26. Strange effects in IE6 seem to me to be common – I have an unordered list forming the menu down the left hand side at http://www.elandigitalsystems.com. I used CSS to make it change colors on roll-over and do other pretty stuff which is just great. However I did find that IE6 (and I think only IE6) knocks the top item in any list sideways.
    Unable to find any solution I followed a kind suggestion from the CSS-discuss list to include a dummy list item at the top of each list and set display:none for this item in my CSS. That seems to look OK but I wish I knew what causes the problem…

  27. Thanks for the article — it’s a very useful compilation and distillation of some valuable techniques.

    I want to disagree on your proposed HTML markup for breadcrumbs. Each breadcrumb should be a list item, not a nested list. If I give you directions to my house, it’s a list of landmarks, not a hierachy of every street in the city.

    I think, though, that it should be an ordered list, since it’s from top to bottom. Changing the order of the breadcrumb list would make a difference in the way it’s interpreted. CSS would hide the numbers and use symbols, as you’ve shown.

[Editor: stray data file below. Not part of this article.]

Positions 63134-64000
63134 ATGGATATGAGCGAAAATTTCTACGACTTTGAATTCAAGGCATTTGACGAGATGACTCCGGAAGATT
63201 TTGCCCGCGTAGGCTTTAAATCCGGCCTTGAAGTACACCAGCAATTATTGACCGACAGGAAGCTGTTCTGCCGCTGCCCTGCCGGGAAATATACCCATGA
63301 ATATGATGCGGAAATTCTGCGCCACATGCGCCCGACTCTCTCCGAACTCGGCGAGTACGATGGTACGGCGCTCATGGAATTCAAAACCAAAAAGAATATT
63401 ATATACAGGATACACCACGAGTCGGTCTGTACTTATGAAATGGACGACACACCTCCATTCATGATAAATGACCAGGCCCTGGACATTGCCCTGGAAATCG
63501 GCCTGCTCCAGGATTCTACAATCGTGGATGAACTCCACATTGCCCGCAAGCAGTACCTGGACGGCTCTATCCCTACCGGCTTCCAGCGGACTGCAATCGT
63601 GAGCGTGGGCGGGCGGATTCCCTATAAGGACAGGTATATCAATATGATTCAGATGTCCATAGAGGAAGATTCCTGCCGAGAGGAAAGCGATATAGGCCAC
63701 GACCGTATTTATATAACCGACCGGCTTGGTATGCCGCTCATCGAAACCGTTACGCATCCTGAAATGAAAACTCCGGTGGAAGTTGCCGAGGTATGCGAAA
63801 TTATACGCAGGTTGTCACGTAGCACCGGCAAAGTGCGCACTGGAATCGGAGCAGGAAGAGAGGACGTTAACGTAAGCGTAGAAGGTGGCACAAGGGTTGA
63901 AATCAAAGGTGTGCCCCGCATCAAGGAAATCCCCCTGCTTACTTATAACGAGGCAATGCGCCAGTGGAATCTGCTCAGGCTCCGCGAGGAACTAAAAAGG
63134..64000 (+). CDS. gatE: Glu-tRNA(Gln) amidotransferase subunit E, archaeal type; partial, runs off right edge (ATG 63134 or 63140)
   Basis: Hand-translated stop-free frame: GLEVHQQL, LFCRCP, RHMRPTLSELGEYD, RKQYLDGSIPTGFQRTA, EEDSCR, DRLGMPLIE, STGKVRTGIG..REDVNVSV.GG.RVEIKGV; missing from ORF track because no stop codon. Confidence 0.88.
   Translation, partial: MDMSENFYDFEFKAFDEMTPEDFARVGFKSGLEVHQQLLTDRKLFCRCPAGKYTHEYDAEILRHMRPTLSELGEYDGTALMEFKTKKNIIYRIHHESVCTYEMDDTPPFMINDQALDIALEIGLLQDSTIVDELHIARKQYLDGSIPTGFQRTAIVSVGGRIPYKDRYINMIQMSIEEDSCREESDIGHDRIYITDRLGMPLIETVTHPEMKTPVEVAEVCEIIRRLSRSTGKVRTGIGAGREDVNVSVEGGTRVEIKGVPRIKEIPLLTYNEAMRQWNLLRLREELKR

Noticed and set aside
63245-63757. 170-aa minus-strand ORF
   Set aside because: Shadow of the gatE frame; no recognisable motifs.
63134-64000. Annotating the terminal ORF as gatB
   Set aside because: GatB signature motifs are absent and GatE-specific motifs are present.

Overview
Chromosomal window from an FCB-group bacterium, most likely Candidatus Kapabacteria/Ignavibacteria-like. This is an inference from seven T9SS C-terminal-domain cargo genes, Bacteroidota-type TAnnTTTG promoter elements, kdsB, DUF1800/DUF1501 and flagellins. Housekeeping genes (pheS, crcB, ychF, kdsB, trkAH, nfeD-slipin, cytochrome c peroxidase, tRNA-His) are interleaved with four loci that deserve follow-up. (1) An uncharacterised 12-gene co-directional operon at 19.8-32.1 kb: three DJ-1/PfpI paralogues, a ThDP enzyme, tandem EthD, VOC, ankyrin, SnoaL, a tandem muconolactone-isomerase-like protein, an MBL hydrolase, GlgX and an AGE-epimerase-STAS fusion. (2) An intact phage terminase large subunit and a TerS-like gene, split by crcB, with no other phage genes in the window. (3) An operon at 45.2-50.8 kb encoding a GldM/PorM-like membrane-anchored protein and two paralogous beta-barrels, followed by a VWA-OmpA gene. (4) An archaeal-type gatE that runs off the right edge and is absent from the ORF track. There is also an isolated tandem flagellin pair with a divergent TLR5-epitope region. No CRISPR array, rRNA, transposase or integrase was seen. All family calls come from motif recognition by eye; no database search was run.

Just my 2 cents worth. I really appreciated the article because it so neatly traversed from theory to practical examples.

  28. In reality, however, you cannot compare breadcrumbs to real-world directions, since your “list of landmarks” is only going to ONE area–your house. Whereas online, a website will have many more destinations, and would therefore use a nested navigational style to sort them. Breadcrumbs are usually used in a directories, your suggestion would probably be more appropriate as a navigation bar–or for giving directions. 😉

  29. I was thinking that ALA was slipping in content lately, but this was a fine article. Good work, ALA.